UNIVERSITY NEWS LAST UPDATED : 09 AUGUST
A Birmingham City University graduate has won a top television tech award for his research into artificial intelligence for TV programmes, underlining the rise in broadcast talent from the UK Midlands.
Lawrence Card, who recently completed his second year of the University’s broadcast engineering trainee scheme delivered in partnership with the BBC, has been awarded the prestigious Royal Television Society Technologist of the Year Award.
He graduated last month with a distinction in MSc Broadcast Engineering.
As part of his studies, Lawrence investigated how production teams who require live video monitoring can benefit from artificial intelligence and machine learning for object detection, classification and scene understanding of video, which impressed a panel of industry expert judges.
Speaking about the award, Card said: “When I first joined the BBC a few years ago, I saw a colleague win the award, which inspired me to want to apply myself one day.”
“I had to demonstrate achievements in my career so far and gain the endorsement of a sponsor in the first stage, before being quizzed by a panel of industry experts who delved deeper into my experience so far.”
“I’ve begun a new role as a software engineer in data solutions with the BBC where I will help build software to support news and crunch data to continually improve the BBC’s news output.”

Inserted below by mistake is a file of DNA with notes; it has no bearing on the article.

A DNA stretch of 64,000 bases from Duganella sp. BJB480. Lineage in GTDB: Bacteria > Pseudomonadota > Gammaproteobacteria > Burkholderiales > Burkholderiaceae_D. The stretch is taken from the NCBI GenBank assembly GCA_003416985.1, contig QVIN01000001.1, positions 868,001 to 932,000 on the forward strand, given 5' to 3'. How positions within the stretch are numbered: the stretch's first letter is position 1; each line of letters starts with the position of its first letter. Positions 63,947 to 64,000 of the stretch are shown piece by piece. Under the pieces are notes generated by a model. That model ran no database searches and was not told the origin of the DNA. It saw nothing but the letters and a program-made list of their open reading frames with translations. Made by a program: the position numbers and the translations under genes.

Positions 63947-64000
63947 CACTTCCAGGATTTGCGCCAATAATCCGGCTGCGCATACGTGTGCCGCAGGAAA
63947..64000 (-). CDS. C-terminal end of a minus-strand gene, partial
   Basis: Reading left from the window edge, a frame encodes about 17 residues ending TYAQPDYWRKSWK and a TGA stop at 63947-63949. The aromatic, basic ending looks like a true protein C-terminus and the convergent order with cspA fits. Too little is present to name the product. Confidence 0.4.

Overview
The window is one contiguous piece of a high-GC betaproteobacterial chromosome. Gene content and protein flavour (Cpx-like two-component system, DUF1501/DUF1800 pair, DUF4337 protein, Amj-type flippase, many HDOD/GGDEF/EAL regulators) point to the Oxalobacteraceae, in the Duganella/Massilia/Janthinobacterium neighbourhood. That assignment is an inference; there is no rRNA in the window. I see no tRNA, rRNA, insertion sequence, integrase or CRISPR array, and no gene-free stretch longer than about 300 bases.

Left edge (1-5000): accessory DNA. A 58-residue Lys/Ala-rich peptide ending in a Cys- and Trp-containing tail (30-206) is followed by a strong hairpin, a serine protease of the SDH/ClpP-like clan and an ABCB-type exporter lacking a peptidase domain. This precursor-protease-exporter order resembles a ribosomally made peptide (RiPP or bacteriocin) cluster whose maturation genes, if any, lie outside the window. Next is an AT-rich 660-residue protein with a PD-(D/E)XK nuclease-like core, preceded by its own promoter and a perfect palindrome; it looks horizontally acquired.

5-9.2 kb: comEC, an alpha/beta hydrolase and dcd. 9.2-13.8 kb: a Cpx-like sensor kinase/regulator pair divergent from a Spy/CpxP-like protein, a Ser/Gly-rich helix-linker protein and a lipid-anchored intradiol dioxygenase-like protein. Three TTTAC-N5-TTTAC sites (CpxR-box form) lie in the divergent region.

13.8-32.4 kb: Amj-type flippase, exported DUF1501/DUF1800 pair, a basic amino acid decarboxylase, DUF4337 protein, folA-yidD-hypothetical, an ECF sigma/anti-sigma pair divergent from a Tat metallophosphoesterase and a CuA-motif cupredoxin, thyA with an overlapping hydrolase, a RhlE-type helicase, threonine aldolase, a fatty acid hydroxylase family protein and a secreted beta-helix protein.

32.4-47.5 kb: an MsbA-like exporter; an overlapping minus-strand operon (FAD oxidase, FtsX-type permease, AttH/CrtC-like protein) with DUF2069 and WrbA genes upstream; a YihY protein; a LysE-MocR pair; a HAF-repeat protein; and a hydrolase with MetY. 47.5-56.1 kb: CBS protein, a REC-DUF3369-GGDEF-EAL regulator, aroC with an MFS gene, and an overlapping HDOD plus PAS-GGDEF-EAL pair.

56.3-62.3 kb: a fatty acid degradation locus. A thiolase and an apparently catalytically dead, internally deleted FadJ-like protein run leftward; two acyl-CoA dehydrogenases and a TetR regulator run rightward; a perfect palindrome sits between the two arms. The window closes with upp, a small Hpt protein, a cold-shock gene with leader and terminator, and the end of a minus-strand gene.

“I’m really excited to receive the award in November. It’s actually just a few days before my birthday so great timing!”
Lawrence Card joins a number of Birmingham City University and BBC apprentices and trainees to win the award in recent years, and complements the recent news that 2016 graduate Jade Jenkins recently worked on camerawork for Season 12 of Doctor Who following selection success in the Screen Skills film trainee initiative.
Alongside her were two graduates from 2018 – Luke Brickley who is now a trainee in the BBC Production Sound department, and Liam Morgan whose impressive CV of paid freelance work also won him a trainee position in the BBC Camera department.
The scheme runs for 12 months, during which time trainees undertake paid work on a range of high-end feature productions as well as receiving help and advice from an industry mentor.
The other sector of the scheme places Birmingham City University trainees within high-end TV productions across the UK; 2017 graduate Serena Patel recently secured a place and began working in the Production department at Wall To Wall; a leading producer of award-winning drama, factual and entertainment content.
Most recently, Birmingham City University 2019 graduate Tayyib Mahmood successfully applied to the British Film Institute’s Future Skills placement programme and is now working at Pinewood Studios on the hotly-anticipated James Bond film, with a release date anticipated soon.
Simon Handley, Associate Dean for Academic Portfolio and Market Development at Birmingham City University's Faculty of Computing, Engineering and the Built Environment, said, "We currently offer postgraduate and undergraduate apprenticeship schemes for the broadcasting which incorporate and embrace the constant change and innovative technology that we know drives the industry."
More information about the University’s School of Computing and Digital Technology can be found online here.